The OBS 2017 also revealed that most countries fail to provide meaningful opportunities for the public to participate in the budget process — both to inform decisions about how government raises and allocates funds and to hold government accountable for implementing those decisions. Not a single country out of the 115 surveyed offered participation opportunities that are considered adequate (a score of 61 or higher). The average global score is just 12 out of 100, with 111 countries having weak scores (lower than 41). [Country] scored [X] on the opportunities the government provides for public participation in budget processes. Without opportunities for citizens’ active participation — particularly citizens from marginalized or vulnerable groups — budget systems may only serve the interests of powerful elites.
In addition to assessing transparency and participation, the OBS also evaluated the role of formal oversight institutions, such as supreme audit institutions and legislatures. The survey found that only 32 countries’ legislatures (28 percent) have adequate oversight practices, 47 countries (41 percent) have limited oversight practices, and 36 countries (31 percent) have weak oversight practices. In comparison, the OBS finds that in 75 out of 115 countries (65 percent) the basic conditions for SAIs to provide adequate oversight are in place. Well-funded and independent oversight institutions are critical to better budget planning and implementation.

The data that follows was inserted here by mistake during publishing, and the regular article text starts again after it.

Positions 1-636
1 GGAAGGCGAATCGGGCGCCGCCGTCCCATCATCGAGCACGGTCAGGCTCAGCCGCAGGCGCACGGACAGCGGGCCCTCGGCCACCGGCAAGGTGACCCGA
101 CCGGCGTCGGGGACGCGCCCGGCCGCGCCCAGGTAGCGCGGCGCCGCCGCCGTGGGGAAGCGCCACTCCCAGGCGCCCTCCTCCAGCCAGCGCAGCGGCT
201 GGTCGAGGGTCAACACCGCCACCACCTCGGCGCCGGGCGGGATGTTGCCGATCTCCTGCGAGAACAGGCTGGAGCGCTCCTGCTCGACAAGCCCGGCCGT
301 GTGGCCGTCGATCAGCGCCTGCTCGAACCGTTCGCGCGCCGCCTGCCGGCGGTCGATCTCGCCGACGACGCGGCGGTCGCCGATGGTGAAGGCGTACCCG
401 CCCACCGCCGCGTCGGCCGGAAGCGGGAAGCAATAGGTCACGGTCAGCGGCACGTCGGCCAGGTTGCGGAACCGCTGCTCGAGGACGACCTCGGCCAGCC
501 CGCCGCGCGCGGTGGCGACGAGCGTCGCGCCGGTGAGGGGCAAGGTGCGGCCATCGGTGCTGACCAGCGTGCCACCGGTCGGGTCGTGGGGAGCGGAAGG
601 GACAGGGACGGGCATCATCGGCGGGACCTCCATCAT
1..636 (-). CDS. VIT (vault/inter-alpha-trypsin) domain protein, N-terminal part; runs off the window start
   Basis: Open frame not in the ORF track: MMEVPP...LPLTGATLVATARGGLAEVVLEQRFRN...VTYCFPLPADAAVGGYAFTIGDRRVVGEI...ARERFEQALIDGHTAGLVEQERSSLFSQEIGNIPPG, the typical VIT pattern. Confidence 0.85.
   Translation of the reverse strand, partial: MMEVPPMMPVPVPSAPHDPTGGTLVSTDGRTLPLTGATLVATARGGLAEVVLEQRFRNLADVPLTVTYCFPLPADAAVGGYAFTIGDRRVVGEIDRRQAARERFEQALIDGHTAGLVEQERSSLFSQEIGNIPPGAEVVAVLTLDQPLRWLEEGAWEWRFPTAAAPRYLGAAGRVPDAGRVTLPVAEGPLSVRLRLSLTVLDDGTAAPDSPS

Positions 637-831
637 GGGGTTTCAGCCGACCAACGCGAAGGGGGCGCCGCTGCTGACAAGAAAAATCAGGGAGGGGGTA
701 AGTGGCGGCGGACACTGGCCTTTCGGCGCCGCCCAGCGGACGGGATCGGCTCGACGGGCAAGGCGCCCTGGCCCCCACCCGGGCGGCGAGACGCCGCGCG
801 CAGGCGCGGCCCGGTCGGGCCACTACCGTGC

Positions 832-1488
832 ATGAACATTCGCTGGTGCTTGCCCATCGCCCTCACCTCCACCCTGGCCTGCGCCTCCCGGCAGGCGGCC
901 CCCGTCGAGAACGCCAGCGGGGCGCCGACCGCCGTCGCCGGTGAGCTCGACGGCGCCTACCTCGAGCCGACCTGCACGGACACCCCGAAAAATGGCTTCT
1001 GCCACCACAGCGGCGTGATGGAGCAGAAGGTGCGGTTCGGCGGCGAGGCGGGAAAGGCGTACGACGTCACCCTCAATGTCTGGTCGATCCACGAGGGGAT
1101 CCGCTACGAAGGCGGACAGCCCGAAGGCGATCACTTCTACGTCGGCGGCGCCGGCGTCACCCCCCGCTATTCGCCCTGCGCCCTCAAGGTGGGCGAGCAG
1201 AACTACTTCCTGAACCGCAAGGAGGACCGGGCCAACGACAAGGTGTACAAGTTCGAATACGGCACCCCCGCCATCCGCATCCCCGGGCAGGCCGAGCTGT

With regard to the strength of Afghanistan formal oversight institutions, the score for the legislature was 47 for oversight in the process of execution and only 19 in the formulation process and the score for the supreme audit institution was 67. The major reason behind the low score for the parliament is lack of public participation. The parliament could improve its score in the formulation process if it systematically engages the public in the process.
While Afghanistan has taken steps to improve, this progress must continue. “The government has done much to lay the foundation for a truly open budget,” said Afzali. “Next steps toward such a system should be creating mechanisms for publication participation in the budget process such as participatory budgeting, provincial budgeting and social audit.”
The news is not all bad this round. There have been several advances toward more open budgets. While the number of publicly available budget documents decreased in this round of the survey compared to 2015, published documents contain slightly more information now than they did in previous years. Though overall global transparency has declined from 2015, the level of transparency in 2017 remains above where it was a decade ago.
“Transparency scores in this round of the survey show that any government, irrespective of region or culture, can become more transparent,” said Krafchik. “The vast majority of countries in the world could quickly improve transparency by making documents they already produce publicly available. Most countries that produce documents that they are not publishing on their official websites already publish other documents online, so they could easily do so for all documents.”